Author: Moriah Geer-Hardwick
You might call it fear. When your knee gives out on the stairs, suddenly, without warning. Gravity snaps its jaws around you and rips you from a passive illusion of self-control straight to the floor. An immediate awareness of potential damage momentarily consumes your senses. A list of injuries you could likely incur flashes vividly across your consciousness. But it’s not the threat of pain that triggers this deep feeling of dread within you. The impact isn’t even that bad. Your reflexes hold out. Your arms snap forward, instinctively, and your hands take the brunt of the fall.
No, it’s that sensation you feel as you collect yourself, slowly regain your sense of balance, and tentatively lurch back to your feet. A sensation of betrayal. Your body for a moment felt foreign, and your trust in it is now shaken. You think to yourself that it’s odd to let a certain distance from the floor ultimately dictate your sense of personal stability.
You’ll get it taken care of. In the morning, you’ll call and make an appointment. They’ll fix you up. Like always.
The next day, however, Dr. Apatox seems less than optimistic. “I can’t fix this,” he says, trying to make eye contact with you.
“I’m not looking for original parts from the manufacturer,” you say, half joking, eyes firmly fixed on your problematic knee. “I’ll be fine with something printed. I have the CAD files if you need them. They’re open source.”
“They’re open source because Armaturion hasn’t existed for sixty years.” Dr. Apatox sighs. “You’re one of, what, a dozen or so original transfers still living? You’re the only one I know who is still operating with an exclusively biological CNS. Honestly, you’re probably the only adult patient I have who doesn’t have some kind of integrated neural assistance.”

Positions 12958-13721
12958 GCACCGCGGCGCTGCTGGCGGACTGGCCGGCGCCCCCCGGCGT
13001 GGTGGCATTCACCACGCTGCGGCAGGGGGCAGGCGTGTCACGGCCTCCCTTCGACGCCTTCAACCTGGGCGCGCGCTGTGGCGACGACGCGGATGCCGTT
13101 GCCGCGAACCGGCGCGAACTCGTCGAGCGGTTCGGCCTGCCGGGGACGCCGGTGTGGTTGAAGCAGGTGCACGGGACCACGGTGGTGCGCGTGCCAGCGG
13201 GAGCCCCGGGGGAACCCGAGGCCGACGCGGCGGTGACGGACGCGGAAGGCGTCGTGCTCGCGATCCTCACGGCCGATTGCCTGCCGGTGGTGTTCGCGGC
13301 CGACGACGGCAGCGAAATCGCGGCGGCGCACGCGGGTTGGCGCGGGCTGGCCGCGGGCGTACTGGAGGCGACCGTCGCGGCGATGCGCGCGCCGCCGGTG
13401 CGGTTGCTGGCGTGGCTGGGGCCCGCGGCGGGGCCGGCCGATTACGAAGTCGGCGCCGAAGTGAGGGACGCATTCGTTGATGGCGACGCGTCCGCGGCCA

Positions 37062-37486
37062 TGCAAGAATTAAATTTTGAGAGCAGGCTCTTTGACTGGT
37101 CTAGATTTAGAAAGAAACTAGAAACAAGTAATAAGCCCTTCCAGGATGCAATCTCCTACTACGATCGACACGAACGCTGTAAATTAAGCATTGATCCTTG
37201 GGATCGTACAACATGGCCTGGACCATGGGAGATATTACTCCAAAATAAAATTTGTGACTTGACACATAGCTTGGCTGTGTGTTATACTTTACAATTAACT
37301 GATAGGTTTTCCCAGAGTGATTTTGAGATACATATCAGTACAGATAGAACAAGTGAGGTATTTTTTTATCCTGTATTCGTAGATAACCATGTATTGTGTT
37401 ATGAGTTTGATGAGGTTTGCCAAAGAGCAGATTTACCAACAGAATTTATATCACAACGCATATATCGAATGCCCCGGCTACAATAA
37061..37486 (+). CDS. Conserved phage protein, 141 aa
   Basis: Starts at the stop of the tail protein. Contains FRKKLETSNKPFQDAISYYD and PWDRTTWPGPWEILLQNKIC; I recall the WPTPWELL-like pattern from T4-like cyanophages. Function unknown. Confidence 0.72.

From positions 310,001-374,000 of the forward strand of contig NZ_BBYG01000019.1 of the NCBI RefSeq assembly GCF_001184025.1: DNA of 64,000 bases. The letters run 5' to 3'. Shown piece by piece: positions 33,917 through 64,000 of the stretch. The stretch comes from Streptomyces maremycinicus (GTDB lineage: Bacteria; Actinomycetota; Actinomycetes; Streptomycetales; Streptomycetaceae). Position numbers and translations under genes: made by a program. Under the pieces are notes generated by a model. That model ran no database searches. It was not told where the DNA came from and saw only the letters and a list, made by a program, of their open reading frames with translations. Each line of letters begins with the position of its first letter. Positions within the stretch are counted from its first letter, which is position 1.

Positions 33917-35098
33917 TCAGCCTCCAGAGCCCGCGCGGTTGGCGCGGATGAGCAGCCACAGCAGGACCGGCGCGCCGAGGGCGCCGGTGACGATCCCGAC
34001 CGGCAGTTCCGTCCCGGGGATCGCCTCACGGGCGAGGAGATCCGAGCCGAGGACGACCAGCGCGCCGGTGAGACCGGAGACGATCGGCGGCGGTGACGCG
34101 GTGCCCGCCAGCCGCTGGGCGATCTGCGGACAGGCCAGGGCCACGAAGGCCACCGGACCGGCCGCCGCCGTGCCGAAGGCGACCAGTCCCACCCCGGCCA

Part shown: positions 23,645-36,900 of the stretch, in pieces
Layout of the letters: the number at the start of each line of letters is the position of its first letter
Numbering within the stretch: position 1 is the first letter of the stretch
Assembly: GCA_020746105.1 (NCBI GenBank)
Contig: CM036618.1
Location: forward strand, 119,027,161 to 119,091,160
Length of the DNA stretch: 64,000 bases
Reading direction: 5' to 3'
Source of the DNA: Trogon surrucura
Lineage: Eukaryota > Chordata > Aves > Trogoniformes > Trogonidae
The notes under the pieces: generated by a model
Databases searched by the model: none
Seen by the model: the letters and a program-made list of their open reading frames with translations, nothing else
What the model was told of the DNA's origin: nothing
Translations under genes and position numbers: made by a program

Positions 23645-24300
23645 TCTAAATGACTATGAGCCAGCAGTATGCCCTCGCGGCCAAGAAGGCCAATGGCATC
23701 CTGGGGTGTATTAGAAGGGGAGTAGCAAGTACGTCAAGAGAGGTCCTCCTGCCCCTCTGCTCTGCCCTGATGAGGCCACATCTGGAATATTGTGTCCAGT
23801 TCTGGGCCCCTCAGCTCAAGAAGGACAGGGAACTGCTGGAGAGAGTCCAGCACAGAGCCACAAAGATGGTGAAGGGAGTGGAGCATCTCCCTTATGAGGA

“It’s the relays.” You’re not really listening to him. “I should have paid a little extra for better ones.”
“It’s not the relays.”
“The ports then.” You nod to yourself, certain that’s it.
“It’s not the ports. There’s nothing wrong with your hardware. Look at me.”
You let your head sink away from him, stare instead down at the floor. Firmly, you press your feet into it, reassured by its solidity.
“The human brain was never built to withstand this kind of constant long term strain,” presses Dr. Apatox, relentlessly. “I know you don’t want to talk about it, but I can’t keep cobbling together mechanical solutions for what has become a systemically biological problem. We are at the point where we either import your consciousness to something more stable, or you end up trapped in this chassis, unable to move or speak, waiting for what’s left of your brain tissue to give out.”
“It’s just a bad knee,” you insist.
“This isn’t anything to be afraid of. Imports are seamless, completely safe, and one hundred percent reliable. We map every pathway, every placement of every brain cell, and perfectly recreate the fabric of your individual being inside a durable synthetic matrix.”
You lift one heel, then try to lift the other. It remains planted. “If…” You hesitate. “If I wrote down every memory, every detail of every experience I’ve ever had… Would that be me? Is that all I am?” Dr. Apatox starts to reply, but you stop him with a shake of your head. You move to rise to your feet, but your knee gives out again. The floor comes rushing at you, but this time your reflexes aren’t fast enough. Your head hits the edge of the counter and everything goes black.
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